The reason for the polarization is that the implementation of the Agreement undermines the political identity of VMRO-DPMNE on the one hand, and strengthens the identity of SDSM on the other. Accordingly, the crucial question is which of the two political parties will benefit, and which will lose with the signing and implementation of the agreement. And given the fact that the Macedonian parties are, basically, leadership and authoritarian profiling, that means which leadership will gain, and which will lose.
For the current leadership of VMRO-DPMNE, the action against the Agreement is not simply a matter of defense of the constitutional name of the country. More important than this is the defense of the endangered party identity. Namely, with the Agreement, in a number of ways, the wings of the Macedonianism on which it was formed and on which VMRO-DPMNE persists as a political party are “cut out”. Therefore, the rejection of the Agreement is in fact the rejection of the disassembly of the party and its leadership. Such a feeling of threatening its basic political identity not only opens the door for the various forms of uncivilized treatment of the political opponent but also a true Procrustean bed for the party. It does not only portray itself as an opponent of a specific political project, but also as an obstacle to the stabilization of the region and its integration into NATO and the EU. Conversely, SDSM in the acceptance and implementation of the Agreement saw the opportunity to strengthen its own political identity as a pro-state, pro-European and established party. For the current leadership of this party, this was and still is especially important given the constitutionally and politically controversial way of its own enthronement of power.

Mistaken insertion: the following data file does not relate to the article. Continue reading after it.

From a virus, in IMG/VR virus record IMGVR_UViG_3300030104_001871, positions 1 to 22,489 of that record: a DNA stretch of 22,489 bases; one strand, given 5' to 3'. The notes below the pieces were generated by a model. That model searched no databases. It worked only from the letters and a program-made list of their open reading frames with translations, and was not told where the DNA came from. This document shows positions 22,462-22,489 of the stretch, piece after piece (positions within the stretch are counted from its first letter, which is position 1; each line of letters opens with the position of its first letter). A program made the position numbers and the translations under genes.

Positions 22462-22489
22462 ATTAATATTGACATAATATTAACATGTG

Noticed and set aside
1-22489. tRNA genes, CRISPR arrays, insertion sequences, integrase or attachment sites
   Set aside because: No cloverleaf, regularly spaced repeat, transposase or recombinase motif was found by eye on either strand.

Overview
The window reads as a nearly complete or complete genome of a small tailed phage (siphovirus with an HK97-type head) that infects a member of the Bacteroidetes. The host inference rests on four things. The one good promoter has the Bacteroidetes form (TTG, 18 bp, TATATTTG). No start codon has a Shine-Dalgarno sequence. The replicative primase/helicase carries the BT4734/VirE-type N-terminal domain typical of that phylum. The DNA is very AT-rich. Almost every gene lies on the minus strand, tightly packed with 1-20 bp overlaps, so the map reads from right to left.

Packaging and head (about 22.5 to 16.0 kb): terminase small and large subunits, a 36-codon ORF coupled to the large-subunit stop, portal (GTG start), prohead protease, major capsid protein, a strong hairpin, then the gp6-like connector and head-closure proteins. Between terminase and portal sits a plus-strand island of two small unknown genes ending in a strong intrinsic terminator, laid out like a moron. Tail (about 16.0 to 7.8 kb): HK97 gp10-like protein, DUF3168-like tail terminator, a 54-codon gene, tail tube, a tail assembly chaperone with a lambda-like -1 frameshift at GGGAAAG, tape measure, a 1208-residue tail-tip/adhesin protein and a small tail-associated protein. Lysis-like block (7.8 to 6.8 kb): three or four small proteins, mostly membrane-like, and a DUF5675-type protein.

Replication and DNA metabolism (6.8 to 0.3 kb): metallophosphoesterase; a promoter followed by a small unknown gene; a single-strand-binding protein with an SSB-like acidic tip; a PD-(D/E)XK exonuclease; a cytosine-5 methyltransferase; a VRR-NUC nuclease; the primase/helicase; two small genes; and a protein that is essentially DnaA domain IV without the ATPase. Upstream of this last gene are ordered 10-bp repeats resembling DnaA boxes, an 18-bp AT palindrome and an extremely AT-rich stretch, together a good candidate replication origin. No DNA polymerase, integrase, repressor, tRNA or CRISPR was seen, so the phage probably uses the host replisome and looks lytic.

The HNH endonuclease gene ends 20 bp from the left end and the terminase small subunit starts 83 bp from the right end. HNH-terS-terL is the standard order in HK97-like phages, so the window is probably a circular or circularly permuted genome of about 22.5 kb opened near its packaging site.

Hence, the way out of this dead-end street into which we have been stuck and in which claustrophobia becomes more and more intense, as well as many other phobias that will generate uncivil behavior, should be sought, first of all, in civilizing the parties and their leadership.

Views expressed in this article are personal views of the author and do not represent the editorial policy of Nezavisen Vesnik